It’s been one year and a half since we moved to the UK, but only now did we discover the most stunning scenery seen in Britain (so far!). Farne Islands. A well-kept secret, as they are rarely mentioned in guidebooks or travel reviews, and that’s a shame.
Being unsatisfied with our puffin hunting in Iceland, we were determined to find another spot where it was possible to observe these lovely creatures. A short research suggested, what a surprise, our dear east coast, and more precisely – the Farne Islands, that can be hardly spotted in the map. Soon even more was discovered: not only are they the major nesting spot of puffins in the UK, but for arctic terns, shags and other seabirds it is the main seasonal habitat as well. How could anyone resist?
The more we looked, the more the Farne Islands seemed like a Nordic paradise, it appeared that this ridiculously tiny territory is home for 5,000 seals and one of the most popular activities is diving with their charming neighborhood. We couldn’t really ask for more.
Having crossed Northumberland for the third time at least we arrived to Seahouses – a little town-gateway to the Farne Islands. My personal favorite type: maritime villages in blue-white-black colors, with little ship as a décor and unavoidable cry of the seagulls. Fish and Chips shops, smell of the sea, picturesque harbor through the light mist. Happy heartbeat.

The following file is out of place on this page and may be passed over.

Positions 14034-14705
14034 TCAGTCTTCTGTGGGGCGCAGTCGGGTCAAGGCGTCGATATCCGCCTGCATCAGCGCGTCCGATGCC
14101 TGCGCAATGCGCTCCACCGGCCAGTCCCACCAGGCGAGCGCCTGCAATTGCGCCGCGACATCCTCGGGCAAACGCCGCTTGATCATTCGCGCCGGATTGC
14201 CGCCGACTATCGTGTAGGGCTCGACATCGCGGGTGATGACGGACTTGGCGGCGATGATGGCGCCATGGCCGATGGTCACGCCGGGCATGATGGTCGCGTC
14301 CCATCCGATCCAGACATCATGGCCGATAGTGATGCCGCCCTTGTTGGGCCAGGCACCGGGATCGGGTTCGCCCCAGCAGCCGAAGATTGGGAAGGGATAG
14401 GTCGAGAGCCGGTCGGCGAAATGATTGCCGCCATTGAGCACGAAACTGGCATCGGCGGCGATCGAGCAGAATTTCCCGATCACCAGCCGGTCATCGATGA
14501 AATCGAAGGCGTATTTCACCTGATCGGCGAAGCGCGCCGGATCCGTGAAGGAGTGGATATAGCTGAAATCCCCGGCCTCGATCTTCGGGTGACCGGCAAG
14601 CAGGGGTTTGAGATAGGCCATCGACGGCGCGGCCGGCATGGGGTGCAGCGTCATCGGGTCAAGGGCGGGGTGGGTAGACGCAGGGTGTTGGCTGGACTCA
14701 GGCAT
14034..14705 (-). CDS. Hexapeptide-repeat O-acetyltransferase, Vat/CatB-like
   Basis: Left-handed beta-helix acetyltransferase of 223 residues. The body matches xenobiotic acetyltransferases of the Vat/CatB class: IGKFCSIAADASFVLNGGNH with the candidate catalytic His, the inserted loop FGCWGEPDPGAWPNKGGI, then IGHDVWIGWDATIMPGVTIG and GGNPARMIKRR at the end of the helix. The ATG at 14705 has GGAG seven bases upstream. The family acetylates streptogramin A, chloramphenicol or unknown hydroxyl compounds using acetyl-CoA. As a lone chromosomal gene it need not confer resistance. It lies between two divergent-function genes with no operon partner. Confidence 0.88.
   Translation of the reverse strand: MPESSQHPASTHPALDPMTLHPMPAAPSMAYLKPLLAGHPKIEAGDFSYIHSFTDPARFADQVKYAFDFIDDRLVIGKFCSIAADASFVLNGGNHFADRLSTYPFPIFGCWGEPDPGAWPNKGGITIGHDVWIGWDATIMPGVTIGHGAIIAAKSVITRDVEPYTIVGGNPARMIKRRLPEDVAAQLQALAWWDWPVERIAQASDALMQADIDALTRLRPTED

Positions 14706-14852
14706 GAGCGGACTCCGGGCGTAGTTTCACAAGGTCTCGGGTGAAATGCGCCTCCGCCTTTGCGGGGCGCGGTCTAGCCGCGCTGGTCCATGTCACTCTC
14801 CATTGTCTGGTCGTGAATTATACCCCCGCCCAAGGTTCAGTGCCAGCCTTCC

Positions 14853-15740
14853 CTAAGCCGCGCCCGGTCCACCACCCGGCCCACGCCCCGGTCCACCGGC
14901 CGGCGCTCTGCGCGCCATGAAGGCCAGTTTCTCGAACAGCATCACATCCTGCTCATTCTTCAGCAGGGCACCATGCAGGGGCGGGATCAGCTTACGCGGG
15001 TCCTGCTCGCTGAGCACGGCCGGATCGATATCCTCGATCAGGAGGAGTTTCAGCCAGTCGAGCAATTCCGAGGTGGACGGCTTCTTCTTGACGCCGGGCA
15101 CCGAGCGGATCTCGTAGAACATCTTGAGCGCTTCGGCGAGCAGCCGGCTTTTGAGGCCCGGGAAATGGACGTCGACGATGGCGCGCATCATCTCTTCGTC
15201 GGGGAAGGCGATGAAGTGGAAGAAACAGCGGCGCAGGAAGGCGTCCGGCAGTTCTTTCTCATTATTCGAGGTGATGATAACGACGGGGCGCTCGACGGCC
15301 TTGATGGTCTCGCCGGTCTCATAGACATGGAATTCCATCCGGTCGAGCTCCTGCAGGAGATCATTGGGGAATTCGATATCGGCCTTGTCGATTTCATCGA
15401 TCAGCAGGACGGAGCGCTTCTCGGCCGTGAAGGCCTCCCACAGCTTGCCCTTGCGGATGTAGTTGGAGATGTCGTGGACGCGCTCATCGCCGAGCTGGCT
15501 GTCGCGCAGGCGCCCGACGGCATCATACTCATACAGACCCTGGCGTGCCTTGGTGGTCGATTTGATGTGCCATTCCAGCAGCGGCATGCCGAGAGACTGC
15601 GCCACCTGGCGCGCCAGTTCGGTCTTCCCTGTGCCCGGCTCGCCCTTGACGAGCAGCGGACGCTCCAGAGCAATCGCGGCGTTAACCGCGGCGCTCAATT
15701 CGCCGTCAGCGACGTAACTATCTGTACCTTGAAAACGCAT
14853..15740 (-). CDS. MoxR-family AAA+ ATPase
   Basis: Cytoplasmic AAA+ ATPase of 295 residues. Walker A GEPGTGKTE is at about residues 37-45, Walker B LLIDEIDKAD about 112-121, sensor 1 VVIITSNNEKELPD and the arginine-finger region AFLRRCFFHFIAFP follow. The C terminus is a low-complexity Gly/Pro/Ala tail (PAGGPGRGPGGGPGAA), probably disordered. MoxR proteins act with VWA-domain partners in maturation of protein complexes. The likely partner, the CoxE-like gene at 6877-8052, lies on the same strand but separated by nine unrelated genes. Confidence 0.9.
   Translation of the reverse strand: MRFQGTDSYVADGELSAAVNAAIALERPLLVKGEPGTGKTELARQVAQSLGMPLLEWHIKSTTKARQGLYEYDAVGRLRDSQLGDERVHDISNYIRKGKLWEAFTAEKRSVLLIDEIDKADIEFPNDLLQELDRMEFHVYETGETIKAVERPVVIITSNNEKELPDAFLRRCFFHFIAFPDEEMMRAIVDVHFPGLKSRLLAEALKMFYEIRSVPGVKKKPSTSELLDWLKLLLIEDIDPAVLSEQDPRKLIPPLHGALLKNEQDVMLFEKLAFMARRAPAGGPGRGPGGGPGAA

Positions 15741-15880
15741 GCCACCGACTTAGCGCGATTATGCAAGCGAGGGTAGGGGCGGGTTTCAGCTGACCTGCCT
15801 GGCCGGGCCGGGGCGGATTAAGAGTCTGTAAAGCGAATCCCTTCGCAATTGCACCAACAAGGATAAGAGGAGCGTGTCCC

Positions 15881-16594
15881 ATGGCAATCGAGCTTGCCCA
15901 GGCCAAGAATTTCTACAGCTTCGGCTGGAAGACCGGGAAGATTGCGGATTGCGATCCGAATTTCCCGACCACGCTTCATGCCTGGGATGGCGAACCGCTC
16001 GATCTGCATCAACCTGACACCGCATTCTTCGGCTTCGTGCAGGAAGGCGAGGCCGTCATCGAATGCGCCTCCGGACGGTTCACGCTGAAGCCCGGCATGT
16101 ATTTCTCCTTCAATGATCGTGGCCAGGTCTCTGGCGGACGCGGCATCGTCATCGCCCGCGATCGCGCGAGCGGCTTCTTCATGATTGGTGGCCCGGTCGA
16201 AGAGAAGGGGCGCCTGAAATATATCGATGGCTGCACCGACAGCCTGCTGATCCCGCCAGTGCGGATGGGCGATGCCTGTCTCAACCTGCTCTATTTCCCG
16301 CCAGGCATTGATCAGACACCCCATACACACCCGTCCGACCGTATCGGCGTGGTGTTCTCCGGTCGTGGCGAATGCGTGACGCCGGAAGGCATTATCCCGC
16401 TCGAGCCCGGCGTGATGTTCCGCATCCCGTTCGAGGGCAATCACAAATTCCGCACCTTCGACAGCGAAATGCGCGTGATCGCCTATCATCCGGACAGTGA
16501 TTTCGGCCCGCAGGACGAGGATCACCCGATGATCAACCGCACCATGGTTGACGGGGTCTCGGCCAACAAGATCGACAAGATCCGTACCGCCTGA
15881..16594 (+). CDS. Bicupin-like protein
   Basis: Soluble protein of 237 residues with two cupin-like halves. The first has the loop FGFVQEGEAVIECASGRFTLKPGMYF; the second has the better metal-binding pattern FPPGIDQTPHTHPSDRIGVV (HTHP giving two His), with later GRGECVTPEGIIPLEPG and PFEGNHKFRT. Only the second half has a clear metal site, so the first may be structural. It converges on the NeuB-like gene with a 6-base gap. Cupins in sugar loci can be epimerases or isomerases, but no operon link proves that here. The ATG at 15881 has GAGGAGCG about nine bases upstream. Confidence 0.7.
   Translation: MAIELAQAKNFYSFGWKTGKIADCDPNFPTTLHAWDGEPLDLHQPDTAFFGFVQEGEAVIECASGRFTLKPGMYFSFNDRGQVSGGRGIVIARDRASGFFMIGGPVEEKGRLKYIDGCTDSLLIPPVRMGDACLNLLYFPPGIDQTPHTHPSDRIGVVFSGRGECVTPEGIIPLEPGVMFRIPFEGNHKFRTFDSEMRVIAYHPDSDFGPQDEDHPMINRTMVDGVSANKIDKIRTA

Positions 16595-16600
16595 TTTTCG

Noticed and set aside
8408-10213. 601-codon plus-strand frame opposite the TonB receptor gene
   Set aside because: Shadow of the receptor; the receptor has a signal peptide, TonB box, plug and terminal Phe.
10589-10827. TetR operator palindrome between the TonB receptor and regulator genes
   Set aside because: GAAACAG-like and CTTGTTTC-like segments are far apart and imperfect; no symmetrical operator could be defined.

The boats to the Farne Islands depart before the noon, they might be fully booked during the season, but considering the number of providers, getting a place for a boat is not a problem.
Either you choose a small 2 hours tour, or a long one, which lasts six hours. At first I couldn’t understand what one can do during 6 hours on such a small territory? Now I can clearly see the answer. It’s worth of double-checking the prices, as if you are not a member of the National Trust, you have to get a pass for each of the islands, which, at the end, can represent quite a sum. For our two hours tour for two it cost 30£.
After a night in a local camping, at 9:00 we were the worst dressed tourists on the boat. Then the whole fun started. Dark waves, salty drops on the face and hundreds, wrong – thousands of birds on the black and white cliffs.
Breathtaking, there is no other definition.
Puffins, guillemots, razorbills, cormorants – they were all there within hand’s reach.
Due to the strong wind it was impossible to stop at the Staple Island, but even observing this beauty from the boat was impressive enough. Still, the best part of the trip were two hours on the Inner Island.
So meet arctic terns – a seabird which doesn’t tolerate any interference to its private territory.
Heavens for the wildlife photographers.
I’ll dare to repeat, that we’ve never seen anything like this in our lives before. Once again – so far.
Diving with seals
The only one regret resulted from a pitiful misunderstanding is the notorious diving with seals. More precisely its absence. The day before the trip we found out that no matter how short the diving session may be, it can’t be realized without a specific diving qualification, which can be obtained in specialized schools. Just like a driving license. Depending on the degree of this qualification one can dive with a supervisor, or by oneself. It was too late for us to take even an accelerated course (which is far from being cheap), so the seal diving was over before it started. More reasons to be back :)